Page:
They appear to be wearing shin guards somewhat akin to what baseball catchers wear today. Their pants appear to have some padding, some are holding leather helmets, and their thick shirts have large turtlenecks. There are a couple who appear to be holding “noseguards.”
They are the 15 members of Hillsboro High School’s first football team in 1903.
A picture of the team was sent to The Times-Gazette on Wednesday by Christopher S. Duckworth, a Hillsboro native and executive editor and director of publications for the Columbus Museum of Art.
Duckworth said he came across the photo because he’s going through several items that belonged to his great-aunt, Sarah Ella “Byrde” Ayres, who was a professional photographer with a studio on North High Street in Hillsboro many years ago. Her brother, and Duckworth’s grandfather, Edwin Billingham Ayres, was an avid amateur photographer and processed photographs commercially at his drugstore on East Main Street in Hillsboro.
Duckworth said he had no information on the 1903 team or its members.
But in his 1964 seminar paper at Ohio University titled “A History of the South Central Ohio High School Athletic League,” Paul Edwin Maple wrote this: “Football made its first recorded appearance in 1903 and that fall several schools fielded their initial gridiron teams. Chillicothe had both varsity and reserve squads, and played some of the smaller schools of the area with their reserve unit. Hillsboro seemed to have one of the stronger teams of the 1903 season, for they blasted the first Greenfield squad twice during the year by scores of 60 to 5 and 16 to 0.”
Maple does not record anything else about that 1903 football season, but he does shed some light on the early history of high school athletics in the area.
The earliest track meet of record that Maple was able to find was from the third annual Central Ohio Interscholastic Athletic League meet held in the spring of 1903. He says teams representing Hillsboro, Washington, Greenfield, Frankfort, Chillicothe and Williamsport participated.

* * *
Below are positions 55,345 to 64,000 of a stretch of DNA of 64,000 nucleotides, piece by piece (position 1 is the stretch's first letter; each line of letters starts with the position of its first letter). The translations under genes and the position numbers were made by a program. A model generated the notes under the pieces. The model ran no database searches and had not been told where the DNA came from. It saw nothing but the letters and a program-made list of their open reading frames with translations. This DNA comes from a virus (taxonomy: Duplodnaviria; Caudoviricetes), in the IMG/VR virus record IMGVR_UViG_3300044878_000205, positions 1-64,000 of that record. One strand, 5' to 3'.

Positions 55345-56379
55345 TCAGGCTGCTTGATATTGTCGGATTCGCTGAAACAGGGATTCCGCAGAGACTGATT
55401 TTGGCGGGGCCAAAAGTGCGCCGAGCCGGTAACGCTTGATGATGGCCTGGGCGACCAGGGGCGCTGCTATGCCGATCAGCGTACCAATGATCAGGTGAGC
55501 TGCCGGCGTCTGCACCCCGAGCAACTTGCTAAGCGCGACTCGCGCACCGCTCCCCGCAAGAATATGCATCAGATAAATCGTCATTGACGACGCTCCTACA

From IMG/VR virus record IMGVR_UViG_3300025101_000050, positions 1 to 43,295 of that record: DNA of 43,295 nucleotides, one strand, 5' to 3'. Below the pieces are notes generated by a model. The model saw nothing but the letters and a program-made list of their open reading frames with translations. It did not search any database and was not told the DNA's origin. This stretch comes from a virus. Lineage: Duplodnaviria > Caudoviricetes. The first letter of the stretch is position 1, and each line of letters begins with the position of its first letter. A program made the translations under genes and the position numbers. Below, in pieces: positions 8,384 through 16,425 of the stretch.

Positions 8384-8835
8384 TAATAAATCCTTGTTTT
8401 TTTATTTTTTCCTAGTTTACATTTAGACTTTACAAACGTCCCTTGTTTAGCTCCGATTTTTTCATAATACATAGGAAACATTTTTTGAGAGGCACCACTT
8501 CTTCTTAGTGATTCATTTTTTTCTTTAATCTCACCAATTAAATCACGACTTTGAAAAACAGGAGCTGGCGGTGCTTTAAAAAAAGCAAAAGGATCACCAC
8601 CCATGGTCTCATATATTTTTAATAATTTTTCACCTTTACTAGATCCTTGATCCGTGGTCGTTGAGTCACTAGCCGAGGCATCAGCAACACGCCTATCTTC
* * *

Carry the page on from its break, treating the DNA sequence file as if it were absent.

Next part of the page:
Baseball, according to Maple, made the local interscholastic scene in the spring of 1904 when Wilmington met Greenfield in a five-game series. Wilmington won the first game 4-2, Greenfield won the second game 6-0, Wilmington won the third game 3-1, and Greenfield took the series by winning the last two games by scores of 8-1 and 5-3.
Football at Hillsboro High School, meanwhile, was disbanded not long after its initial appearance on the interscholastic scene after a Hillsboro graduate died from injuries suffered in a college football game.
Maple wrote: “Richard F. Evans, a six-foot, 185-pound youth in his second year of college at Wooster, was injured in a football game in Cleveland between his school and Western Reserve University. It was the first game of the season, in the fall of 1907, for the always-active youth. He made a flying tackle, without the benefit of today’s modern protective gear, and hit his man with his head instead of his shoulder. The diagnosis at the time was a fractured neck, which left Evans paralyzed from his neck down for a period of 30 days before his death. The game at the time was a rough and tumble affair without shoulder pads and protective gear. Even the helmets were merely leather coverings that gave no real protection.
“Wooster College quit playing football the following year. Since young Dick was a resident of Hillsboro and was well known, people decided football was too dangerous for the good that came from the game. The Hillsboro School Board outlawed football and the ruling continued until 1916.”
Years later, a portion of the former Washington school grounds in Hillsboro was donated to the school by Richard Evans’ parents and a large, stone moment was erected overlooking the dedicated portion. The monument reads: “Evans Field. This portion of the school grounds was given by Mr. and Mrs. J.W. Evans in memory of their son, Richard F. Evans, who was killed in a football game in the year 1907.”
At the monument’s dedication in 1960, R.E. Evans, a younger brother of Richard, pointed out the family’s belief in the value of sports by leaving the permanent memorial dedicated to athletics, according to Maple.
Football has continued to be played at Hillsboro for nearly 100 years now after it was re-established.
Reach Jeff Gilliland at 937-402-2522 or on Twitter @13gillilandj.